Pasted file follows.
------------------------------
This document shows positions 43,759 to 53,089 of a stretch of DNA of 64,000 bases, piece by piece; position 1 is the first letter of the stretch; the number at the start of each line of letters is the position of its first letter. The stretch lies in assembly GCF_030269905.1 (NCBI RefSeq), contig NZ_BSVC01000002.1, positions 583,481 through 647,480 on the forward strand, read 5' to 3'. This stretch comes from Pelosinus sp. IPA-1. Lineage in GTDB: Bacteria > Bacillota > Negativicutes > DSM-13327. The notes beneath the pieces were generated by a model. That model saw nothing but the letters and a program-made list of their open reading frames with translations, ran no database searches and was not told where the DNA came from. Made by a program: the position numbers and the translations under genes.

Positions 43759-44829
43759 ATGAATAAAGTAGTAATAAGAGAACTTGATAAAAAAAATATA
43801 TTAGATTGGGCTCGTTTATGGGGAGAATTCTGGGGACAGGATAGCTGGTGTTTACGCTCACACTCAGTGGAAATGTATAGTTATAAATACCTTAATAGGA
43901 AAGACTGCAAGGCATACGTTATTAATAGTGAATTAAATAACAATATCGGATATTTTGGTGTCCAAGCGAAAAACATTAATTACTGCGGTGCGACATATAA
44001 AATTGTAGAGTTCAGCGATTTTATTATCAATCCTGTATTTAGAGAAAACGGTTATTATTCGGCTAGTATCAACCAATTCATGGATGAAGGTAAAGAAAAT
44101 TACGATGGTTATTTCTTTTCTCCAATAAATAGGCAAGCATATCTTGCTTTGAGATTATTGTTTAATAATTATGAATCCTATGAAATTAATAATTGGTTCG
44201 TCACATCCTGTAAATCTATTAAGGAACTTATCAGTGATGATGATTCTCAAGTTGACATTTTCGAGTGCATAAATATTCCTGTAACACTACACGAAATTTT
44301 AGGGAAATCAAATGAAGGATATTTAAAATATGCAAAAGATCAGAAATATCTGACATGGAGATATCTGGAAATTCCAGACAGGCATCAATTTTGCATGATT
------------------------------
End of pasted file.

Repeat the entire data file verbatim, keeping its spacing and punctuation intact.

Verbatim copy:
This document shows positions 43,759 to 53,089 of a stretch of DNA of 64,000 bases, piece by piece; position 1 is the first letter of the stretch; the number at the start of each line of letters is the position of its first letter. The stretch lies in assembly GCF_030269905.1 (NCBI RefSeq), contig NZ_BSVC01000002.1, positions 583,481 through 647,480 on the forward strand, read 5' to 3'. This stretch comes from Pelosinus sp. IPA-1. Lineage in GTDB: Bacteria > Bacillota > Negativicutes > DSM-13327. The notes beneath the pieces were generated by a model. That model saw nothing but the letters and a program-made list of their open reading frames with translations, ran no database searches and was not told where the DNA came from. Made by a program: the position numbers and the translations under genes.

Positions 43759-44829
43759 ATGAATAAAGTAGTAATAAGAGAACTTGATAAAAAAAATATA
43801 TTAGATTGGGCTCGTTTATGGGGAGAATTCTGGGGACAGGATAGCTGGTGTTTACGCTCACACTCAGTGGAAATGTATAGTTATAAATACCTTAATAGGA
43901 AAGACTGCAAGGCATACGTTATTAATAGTGAATTAAATAACAATATCGGATATTTTGGTGTCCAAGCGAAAAACATTAATTACTGCGGTGCGACATATAA
44001 AATTGTAGAGTTCAGCGATTTTATTATCAATCCTGTATTTAGAGAAAACGGTTATTATTCGGCTAGTATCAACCAATTCATGGATGAAGGTAAAGAAAAT
44101 TACGATGGTTATTTCTTTTCTCCAATAAATAGGCAAGCATATCTTGCTTTGAGATTATTGTTTAATAATTATGAATCCTATGAAATTAATAATTGGTTCG
44201 TCACATCCTGTAAATCTATTAAGGAACTTATCAGTGATGATGATTCTCAAGTTGACATTTTCGAGTGCATAAATATTCCTGTAACACTACACGAAATTTT
44301 AGGGAAATCAAATGAAGGATATTTAAAATATGCAAAAGATCAGAAATATCTGACATGGAGATATCTGGAAATTCCAGACAGGCATCAATTTTGCATGATT